Leopards are Asia’s most trafficked big cat, with more than 4,900 seized from illegal trade in Asia since 2000 – but despite this, new evidence indicates the Government of China is issuing permits to trade and use their bones to produce health tonics and used to produce traditional ‘medicines’
The Chinese Government has permitted a commercial trade in 1,230.5 kg of leopard bone between pharmaceutical companies which represents the bones of more than 100 leopards. Widespread trade in leopard bone wine in China is concerning as it drives poaching and decimates wild populations of leopards and other big cats.
The killing of more than 50 lions on a South African farm last week has laid bare the reality of this officially sanctioned trade. Bloemfontein Society for the Prevention of Cruelty to Animals followed up a complaint of two lions being kept in temporary containers found what was described as a “lion slaughterhouse"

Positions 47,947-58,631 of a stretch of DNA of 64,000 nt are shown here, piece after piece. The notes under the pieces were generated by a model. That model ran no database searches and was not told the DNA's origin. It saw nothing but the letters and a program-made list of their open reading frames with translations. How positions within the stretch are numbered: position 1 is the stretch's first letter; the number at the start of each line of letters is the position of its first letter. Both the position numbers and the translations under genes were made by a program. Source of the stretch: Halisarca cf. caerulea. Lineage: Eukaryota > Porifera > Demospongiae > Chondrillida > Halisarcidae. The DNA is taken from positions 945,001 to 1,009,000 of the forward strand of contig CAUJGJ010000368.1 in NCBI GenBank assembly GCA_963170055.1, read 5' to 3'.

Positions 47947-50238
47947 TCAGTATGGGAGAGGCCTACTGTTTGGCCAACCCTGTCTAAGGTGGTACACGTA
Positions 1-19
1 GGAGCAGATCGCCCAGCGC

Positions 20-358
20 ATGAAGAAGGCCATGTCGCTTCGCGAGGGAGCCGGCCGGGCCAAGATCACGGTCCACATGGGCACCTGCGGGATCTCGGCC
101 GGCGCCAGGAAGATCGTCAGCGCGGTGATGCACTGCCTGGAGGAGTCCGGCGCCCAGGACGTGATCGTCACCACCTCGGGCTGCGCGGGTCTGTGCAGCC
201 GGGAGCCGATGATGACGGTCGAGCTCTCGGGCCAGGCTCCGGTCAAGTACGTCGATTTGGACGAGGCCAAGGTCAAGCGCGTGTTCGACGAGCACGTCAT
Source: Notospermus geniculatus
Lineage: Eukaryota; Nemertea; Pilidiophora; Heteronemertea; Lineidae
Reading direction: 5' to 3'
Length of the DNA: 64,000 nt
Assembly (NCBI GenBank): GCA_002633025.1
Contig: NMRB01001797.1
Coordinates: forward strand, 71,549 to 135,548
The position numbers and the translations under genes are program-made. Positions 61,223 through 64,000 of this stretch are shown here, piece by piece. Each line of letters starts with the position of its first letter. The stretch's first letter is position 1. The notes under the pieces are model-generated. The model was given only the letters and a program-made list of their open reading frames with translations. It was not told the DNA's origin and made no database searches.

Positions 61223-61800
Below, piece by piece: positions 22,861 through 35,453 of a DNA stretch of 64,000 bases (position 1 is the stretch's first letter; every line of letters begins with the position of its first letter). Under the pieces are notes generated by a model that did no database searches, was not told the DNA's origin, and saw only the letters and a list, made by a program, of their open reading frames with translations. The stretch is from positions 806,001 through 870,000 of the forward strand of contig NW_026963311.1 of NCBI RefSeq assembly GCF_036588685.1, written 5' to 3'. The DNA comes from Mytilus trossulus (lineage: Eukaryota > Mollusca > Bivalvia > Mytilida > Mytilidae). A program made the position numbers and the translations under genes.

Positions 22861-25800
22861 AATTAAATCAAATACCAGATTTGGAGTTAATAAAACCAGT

Not satisfied with pushing wild tigers to the brink of extinction, the Chinese ‘tonic wine’ industry is now driving demand for leopard bones. We are appalled that leopard bone products are still being promoted in China. The use of big cat bones to produce ‘tonic’ wines is a major driver of illegal trade and poaching
A court in Chancheng, Guangdong province, in China has convicted an individual under the charge of illegal transport and sale of endangered wildlife. Mo sold tonic wine containing wildlife products such as tiger bone. We applaud the investigation and the issuing of such a strong sentence for wildlife crime in China.